Relationship Anxiety: What are my butterflies telling me?

Learn about the different ways relationship anxiety manifests itself and how you can tell the difference between butterflies of love or butterflies of anxiety.

Have you ever been so in love that you experience a flutter of butterflies in your stomach? Yes, this could be a sign of being in love, but often these butterflies may actually indicate anxiety.  

Many of us experience relationship anxiety at the beginning of a relationship. However, sometimes, this anxiety can seep through at later stages. This is of course normal and to be expected. But, if this emotional state impedes growth in our relationships or affects other areas of functioning, it may be problematic. 

Simply put, relationship anxiety extends to constantly worrying about or questioning yourself, your partner, and the relationship. It may take the form of overthinking, insecurity, doubt, a need for validation, withdrawal, and sometimes, a loss of identity. 

11 Signs of relationship anxiety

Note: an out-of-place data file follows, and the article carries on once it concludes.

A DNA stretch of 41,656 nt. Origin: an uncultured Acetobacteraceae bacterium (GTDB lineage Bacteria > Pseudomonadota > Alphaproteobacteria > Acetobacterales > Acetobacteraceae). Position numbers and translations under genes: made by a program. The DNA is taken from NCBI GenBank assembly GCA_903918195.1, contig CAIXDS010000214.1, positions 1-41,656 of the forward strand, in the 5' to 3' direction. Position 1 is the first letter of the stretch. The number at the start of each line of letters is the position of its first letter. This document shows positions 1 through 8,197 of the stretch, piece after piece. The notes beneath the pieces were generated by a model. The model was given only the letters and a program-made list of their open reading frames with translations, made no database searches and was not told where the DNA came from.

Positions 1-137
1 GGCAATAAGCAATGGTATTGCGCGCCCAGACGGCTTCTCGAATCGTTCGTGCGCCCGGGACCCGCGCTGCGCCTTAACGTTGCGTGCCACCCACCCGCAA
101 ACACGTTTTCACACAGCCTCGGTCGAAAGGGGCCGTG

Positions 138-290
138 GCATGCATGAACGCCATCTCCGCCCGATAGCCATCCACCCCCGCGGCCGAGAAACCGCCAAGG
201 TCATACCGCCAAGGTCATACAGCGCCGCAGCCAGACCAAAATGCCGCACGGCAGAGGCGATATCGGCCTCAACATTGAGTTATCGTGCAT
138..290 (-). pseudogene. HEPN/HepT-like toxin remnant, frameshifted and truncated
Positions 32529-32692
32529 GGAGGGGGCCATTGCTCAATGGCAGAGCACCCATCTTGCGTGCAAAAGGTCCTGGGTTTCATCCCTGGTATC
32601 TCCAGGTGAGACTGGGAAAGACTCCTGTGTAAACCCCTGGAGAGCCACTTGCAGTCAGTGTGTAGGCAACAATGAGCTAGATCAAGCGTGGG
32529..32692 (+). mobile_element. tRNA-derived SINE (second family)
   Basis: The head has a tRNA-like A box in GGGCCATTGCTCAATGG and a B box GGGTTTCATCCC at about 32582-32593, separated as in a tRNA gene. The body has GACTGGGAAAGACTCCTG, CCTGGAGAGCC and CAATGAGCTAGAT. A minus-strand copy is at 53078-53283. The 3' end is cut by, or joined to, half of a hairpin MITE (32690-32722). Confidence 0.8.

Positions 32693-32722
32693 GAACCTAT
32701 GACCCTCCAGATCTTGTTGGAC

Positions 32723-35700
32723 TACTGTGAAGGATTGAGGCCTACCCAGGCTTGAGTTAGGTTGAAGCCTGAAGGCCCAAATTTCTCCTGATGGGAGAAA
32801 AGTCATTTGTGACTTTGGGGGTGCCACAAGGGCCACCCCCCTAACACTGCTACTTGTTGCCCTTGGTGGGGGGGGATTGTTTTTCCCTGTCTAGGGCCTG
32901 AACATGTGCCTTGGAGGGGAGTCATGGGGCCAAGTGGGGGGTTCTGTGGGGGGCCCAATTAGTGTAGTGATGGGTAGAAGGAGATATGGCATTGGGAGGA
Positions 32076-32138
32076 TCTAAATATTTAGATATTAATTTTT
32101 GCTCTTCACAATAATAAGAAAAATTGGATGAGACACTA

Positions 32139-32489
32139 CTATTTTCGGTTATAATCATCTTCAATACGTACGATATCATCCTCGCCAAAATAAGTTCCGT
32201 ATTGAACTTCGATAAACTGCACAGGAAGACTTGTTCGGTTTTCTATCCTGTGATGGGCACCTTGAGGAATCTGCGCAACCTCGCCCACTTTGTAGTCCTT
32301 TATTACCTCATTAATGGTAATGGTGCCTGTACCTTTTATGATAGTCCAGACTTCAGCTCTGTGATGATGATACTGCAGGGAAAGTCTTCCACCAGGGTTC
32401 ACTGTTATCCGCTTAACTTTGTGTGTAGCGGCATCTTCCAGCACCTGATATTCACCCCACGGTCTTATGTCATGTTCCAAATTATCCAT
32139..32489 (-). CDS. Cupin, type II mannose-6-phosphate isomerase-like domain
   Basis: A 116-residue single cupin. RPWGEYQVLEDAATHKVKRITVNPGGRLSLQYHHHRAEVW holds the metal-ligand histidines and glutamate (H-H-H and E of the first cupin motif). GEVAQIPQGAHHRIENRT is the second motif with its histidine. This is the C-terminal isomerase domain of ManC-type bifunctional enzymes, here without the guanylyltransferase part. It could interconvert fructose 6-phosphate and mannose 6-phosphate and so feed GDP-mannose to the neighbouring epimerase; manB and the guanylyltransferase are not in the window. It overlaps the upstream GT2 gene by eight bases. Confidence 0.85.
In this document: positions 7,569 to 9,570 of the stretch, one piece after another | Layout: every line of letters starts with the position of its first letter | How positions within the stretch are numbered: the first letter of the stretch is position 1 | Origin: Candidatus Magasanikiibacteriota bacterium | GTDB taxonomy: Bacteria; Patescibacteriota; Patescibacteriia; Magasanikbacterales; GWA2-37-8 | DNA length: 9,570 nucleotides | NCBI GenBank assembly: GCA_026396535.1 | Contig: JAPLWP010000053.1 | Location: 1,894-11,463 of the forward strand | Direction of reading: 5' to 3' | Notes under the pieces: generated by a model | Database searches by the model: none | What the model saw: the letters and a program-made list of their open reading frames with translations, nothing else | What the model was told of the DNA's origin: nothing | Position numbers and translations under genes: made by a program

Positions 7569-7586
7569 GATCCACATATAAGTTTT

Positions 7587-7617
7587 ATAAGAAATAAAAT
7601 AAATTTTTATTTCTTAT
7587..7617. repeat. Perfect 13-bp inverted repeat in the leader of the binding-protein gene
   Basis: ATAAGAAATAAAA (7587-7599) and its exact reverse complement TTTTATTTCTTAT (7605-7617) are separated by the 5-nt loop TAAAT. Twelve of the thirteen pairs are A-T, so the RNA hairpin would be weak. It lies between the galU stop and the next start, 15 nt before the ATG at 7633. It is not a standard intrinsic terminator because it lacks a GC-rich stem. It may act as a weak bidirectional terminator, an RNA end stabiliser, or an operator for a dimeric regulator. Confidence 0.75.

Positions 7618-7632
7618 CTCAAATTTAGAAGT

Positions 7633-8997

1. Wondering if your partner cares for you
  2. Doubting your partner’s feelings for you
  3. Worrying if your partner wants to leave you
  4. Expecting something to go wrong
  5. Questioning your compatibility for each other
  6. Avoiding relationship milestones
  7. Comparing your relationship to others 
  8. Searching for reasons to terminate the relationship
  9. Reading into your partner’s words and actions 
  10. Sabotaging the relationship 
  11. Clinginess 

There are a few speculations about the causes for romantic anxiety. The most prominent ones include former relationship experiences, low self-esteem, and type of attachment style.

Learning How to Cope With Relationship Anxiety

Addressing romantic anxiety requires time and effort. Literature suggests the following practices: maintaining your identity, practising mindfulness, implementing self-soothing methods, focusing on effective and honest communication, and talking to a therapist. Specifically, it is recommended to engage in activities that manifests and boosts self-confidence, which may help in controlling impulses in searching for validation, building a stronger sense of self, and decreasing anxiety. 

In addition, a therapist can help you to build effective communication skills so as to articulate your concerns to your partner more honestly and openly, as well as, examining core beliefs so as to uncover the underlying factors to your anxiety. Lastly, inform yourself on what makes a healthy relationship by reading current literature, and explore what type of relationship you truly want.

If you’re struggling with relationship anxiety, remember that you’re not alone and there are ways to cope. Contact us if you need more support.

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